Getting there: 1200 Charles St, Fredericksburg, VA 22401

Hours: March - October Monday - Saturday 9 a.m. - 4 p.m., Sunday noon - 4 p.m.; November - February Monday - Saturday 11 a.m. - 4 p.m., Sunday noon - 4 p.m. Closed Thanksgiving Day, December 24-25, 31 and January 1

Website: https://www.washingtonheritagemuseums.org/

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Beginning in March, I started a series of posts about Fredericksburg, VA. To see others in this series, click on the label "Fredericksburg" below this post.

Saturday, July 20, 2019

Walking the Delaware Canal North of Lumberville

The 60-mile long Delaware Canal towpath runs from Easton to Bristol and is a National Recreation Trail.

Once trod by mule teams pulling cargo-laden boats along the canal, the towpath is used today by walkers, joggers, bicyclists, cross-country skiers, fishing enthusiasts, and bird watchers.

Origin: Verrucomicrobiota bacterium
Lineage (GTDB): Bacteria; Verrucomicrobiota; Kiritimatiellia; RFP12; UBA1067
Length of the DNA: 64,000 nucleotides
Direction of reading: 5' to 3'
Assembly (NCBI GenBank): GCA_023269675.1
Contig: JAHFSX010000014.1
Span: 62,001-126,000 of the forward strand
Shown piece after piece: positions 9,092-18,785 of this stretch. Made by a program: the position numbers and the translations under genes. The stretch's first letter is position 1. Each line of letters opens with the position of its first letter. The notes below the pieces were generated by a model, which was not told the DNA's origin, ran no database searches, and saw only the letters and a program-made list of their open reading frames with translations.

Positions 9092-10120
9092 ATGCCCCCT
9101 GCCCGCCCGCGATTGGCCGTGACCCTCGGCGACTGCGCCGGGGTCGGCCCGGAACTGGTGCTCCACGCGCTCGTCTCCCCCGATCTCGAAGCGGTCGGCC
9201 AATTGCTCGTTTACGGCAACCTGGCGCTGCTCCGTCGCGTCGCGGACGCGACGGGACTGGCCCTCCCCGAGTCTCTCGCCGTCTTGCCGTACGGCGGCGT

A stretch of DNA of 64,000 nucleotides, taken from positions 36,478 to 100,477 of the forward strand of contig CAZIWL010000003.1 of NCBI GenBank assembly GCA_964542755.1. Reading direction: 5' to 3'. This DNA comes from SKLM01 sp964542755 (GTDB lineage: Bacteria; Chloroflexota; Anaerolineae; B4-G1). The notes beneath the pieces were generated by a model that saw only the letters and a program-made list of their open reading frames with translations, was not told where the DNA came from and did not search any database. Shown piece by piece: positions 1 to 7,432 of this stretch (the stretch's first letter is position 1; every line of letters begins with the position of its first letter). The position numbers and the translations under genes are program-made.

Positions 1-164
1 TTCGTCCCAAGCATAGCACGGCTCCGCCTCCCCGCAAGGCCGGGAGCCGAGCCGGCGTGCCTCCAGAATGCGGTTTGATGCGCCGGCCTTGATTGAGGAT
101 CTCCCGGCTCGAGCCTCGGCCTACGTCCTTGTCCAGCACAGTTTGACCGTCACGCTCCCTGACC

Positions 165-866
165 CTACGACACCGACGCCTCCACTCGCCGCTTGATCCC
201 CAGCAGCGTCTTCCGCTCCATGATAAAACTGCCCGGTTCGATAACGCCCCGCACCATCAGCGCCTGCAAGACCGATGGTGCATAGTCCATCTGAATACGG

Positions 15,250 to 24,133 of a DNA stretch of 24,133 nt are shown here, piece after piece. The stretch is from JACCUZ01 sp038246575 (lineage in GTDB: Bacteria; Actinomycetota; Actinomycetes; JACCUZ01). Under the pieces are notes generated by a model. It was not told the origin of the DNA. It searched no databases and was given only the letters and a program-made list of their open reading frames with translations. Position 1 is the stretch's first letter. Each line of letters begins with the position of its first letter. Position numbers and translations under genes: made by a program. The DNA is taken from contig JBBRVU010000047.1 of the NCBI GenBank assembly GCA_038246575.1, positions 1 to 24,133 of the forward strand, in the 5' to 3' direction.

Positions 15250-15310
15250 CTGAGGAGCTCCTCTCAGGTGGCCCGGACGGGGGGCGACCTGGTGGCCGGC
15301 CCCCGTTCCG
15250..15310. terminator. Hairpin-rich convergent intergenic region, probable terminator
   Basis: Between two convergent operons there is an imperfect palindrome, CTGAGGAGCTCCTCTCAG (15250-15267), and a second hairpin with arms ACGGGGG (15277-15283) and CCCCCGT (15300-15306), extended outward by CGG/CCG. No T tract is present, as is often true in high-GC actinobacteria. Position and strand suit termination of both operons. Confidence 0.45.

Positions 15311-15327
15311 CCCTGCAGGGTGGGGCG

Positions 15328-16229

The author, doing what she does wherever she goes in the mid-Atlantic region! Photo courtesy Lisa Schwartz.

The Delaware Canal runs from the Lehigh River at Easton (home of The National Canal Museum and terminal end of the Lehigh Canal) south to Bristol. The Commonwealth of Pennsylvania built the Delaware canal as part of its Main Line of Internal Improvements to carry anthracite coal, limestone, cement, and lumber from the northeastern reaches of Pennsylvania to Philadelphia. 

Spurred by the early success of the Erie Canal in New York State, which had opened in 1825, the Delaware Canal opened in 1832.

What's cool about this canal, beyond its lovely scenery, is that it still has most of its original locks, aqueducts, and overflows. According to the National Park Service, it was the "longest-lived canal in the country."